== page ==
Our condo dropped significantly in value just like every other condo community around us when the economy collapsed in 2008. In the meantime, our HOA began a litigation against the builder. This meant that when prices of other communities began to rebound a few years ago, ours remained low because mortgages were generally unavailable to purchasers and it has been all cash sales. All other condo communities surrounding us have now rebounded to pre-recession value, but our community has remained low in price due to the litigation. We just received notice that all parties have settled and the court ruling will be within the next couple weeks. We would like to sell our condo and are wondering how long it will take to see our condo value rebound now that the litigation has ended. Can we start using other similar communities as real estate “comps”? Thank you!

Mister Condo replies:

J.B., I am sorry your condo association was forced into litigation against a developer. Lawsuits can have long-lasting repercussions against associations including the financial burden of funding the suit when monies could be used elsewhere or put in Reserve, creating a strong financial position for the condo, which is desirable to an educated purchaser. That being said, if your condos look as nice as others in your market, there is no reason to think the units shouldn’t rebound now that mortgages are available. Price is driven by market demand. An encumbrance like a lawsuit can hinder demand but with the suit out of the way, I can’t think of any reason the prices shouldn’t rebound quickly. Make sure the unit is in good shape and that the association is doing all it can to keep the curb appeal in good order. The right realtor will market the unit properly and the market will dictate the price. Good luck!

Who Pays for New Condo Screen Doors?

J.W. from outside of Connecticut writes:

Dear Mister Condo,

I am part of a three-unit condo association. The association is looking to purchase screen doors for all three units. One of the units has one door and the other two unit have two doors so we would purchase a total of 5 doors. We plan to use condo fees funds to pay for doors. Is it equitable in using fees for one door for one unit and two doors for the other two? Is there a simple way to decide how it is more equitable? That is, we all pay the same quarterly dues but we are using more money for two of the units for the doors than we are using for the one condo with only one door. Does it come down to if all agree we just go with it?

Mister Condo replies:

J.W., it all comes down to what your condo documents say about common elements. Typically, all common elements are owned by the association to build, maintain, and repair. If that is the case for these doors then that is the formula you should use regardless of how many doors are on each unit. That is because the common fees are collected using the same formula for paying for the purchase, installation, and maintenance and repair of these doors. If the doors are the unit owner’s responsibility, then each unit owner would buy the doors attached to their unit and would be responsible for their repair and upkeep as well. I have seen it done both ways so it really boils down to what your condo documents say about it. If they are silent on the subject then it may come down what you all agree to. Otherwise, follow your documents. Good luck and enjoy your new screen doors!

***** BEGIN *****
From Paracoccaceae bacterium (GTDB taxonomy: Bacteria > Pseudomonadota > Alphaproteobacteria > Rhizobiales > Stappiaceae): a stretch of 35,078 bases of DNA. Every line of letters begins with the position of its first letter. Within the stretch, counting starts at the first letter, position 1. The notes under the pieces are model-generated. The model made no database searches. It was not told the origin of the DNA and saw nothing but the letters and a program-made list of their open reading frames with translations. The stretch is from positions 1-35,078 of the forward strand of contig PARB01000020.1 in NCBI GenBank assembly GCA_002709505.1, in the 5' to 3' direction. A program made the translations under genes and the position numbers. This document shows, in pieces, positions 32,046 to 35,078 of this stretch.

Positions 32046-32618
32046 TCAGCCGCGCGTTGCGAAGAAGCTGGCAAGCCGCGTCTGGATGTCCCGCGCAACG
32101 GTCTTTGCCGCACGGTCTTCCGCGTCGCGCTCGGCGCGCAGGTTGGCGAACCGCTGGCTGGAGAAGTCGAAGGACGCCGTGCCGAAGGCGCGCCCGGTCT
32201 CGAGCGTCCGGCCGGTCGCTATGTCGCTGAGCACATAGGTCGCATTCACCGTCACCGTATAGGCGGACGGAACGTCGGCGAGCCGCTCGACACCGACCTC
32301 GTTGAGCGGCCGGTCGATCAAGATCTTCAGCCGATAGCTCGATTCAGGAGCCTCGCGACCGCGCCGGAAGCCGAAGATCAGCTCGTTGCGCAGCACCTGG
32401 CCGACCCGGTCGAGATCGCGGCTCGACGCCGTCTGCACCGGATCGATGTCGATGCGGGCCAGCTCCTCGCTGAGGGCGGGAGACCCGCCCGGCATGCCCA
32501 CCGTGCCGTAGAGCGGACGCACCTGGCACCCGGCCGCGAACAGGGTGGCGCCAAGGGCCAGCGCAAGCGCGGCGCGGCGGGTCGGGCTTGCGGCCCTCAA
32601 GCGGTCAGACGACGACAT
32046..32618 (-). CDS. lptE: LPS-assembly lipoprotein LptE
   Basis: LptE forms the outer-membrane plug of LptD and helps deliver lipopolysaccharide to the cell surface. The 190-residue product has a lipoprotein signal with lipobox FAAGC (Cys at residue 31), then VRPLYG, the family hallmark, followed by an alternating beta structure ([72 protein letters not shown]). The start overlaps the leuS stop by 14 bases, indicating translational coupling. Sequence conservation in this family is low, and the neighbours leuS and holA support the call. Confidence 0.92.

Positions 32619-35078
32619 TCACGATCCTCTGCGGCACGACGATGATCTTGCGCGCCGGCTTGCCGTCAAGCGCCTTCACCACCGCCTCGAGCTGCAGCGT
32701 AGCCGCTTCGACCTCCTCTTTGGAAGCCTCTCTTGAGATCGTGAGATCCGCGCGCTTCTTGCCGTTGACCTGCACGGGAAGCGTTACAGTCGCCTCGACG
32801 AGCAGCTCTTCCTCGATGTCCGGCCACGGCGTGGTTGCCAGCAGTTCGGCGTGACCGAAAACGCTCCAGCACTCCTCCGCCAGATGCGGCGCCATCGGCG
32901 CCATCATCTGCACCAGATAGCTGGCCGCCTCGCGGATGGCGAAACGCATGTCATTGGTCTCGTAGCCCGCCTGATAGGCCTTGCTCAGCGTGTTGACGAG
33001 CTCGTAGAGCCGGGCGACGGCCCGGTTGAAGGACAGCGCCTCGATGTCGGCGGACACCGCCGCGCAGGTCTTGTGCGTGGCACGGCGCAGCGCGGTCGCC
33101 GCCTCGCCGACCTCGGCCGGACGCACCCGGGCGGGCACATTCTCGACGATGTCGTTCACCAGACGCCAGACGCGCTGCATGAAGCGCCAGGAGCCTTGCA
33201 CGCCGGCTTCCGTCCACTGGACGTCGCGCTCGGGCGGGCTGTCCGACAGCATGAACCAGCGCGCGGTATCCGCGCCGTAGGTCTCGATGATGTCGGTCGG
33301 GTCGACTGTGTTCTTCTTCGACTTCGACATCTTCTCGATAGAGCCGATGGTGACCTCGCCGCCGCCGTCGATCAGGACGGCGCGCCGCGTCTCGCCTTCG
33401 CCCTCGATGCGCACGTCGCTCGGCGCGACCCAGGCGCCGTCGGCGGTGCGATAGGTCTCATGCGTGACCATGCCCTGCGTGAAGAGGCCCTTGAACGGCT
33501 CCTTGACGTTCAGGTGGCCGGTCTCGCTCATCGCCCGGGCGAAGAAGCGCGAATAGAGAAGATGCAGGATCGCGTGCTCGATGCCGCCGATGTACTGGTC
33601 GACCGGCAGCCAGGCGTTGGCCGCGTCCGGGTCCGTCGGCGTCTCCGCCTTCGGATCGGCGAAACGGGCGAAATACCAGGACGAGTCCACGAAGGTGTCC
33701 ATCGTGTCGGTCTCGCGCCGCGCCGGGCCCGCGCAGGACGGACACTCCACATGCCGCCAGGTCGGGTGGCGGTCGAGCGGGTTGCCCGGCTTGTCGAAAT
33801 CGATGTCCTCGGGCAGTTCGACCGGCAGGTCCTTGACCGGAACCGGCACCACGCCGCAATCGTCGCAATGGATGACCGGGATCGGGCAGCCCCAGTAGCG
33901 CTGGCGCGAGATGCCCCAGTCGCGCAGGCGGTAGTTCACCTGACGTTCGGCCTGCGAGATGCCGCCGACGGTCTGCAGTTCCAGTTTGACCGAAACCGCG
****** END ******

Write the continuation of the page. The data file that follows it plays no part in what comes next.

Former Condo Board Member Maligned by Fellow Board Member

T.S. from outside of Connecticut writes:

Dear Mister Condo,

I was on a condominium board for several years, sometimes having to do two positions. At one point, I was the President and Treasurer. My question is that I wasn’t very good at keeping receipts. I would occasionally give them to the manager. but when a check was written I put a memo where that check went and to whom.
Now I have an ex-board member that thinks I took money. How can I defend myself if I do not have the receipts to prove all of the transactions? He said he has the bank statement. What can that prove?

Mister Condo replies:

T.S., thank you for your service to your community. Seems that no good deed goes unpunished here. If you are being accused of a crime, you should speak with an attorney in order to defend yourself. If you are being slandered by an ex-board member, you might want to speak to an attorney about what rights you have to stop this slandering. Bank statements are nothing more than a record of checks, deposits, and transfers. If you didn’t write any checks to yourself or transfer any money into your private account, you likely have nothing to worry about. Someone “thinking” you took money is far different from someone claiming you took money and filing a criminal report against you. If you have nothing to hide, you can confront this person and ask them to either prove their allegations or stop slandering you or you will sue them. That will usually quiet a contentious accuser who cannot prove his/her case. Remember that in this country you are innocent until proven guilty. From what you have shared with me, you did nothing wrong and there is no proof that you did. That really is the end of the story. Good luck!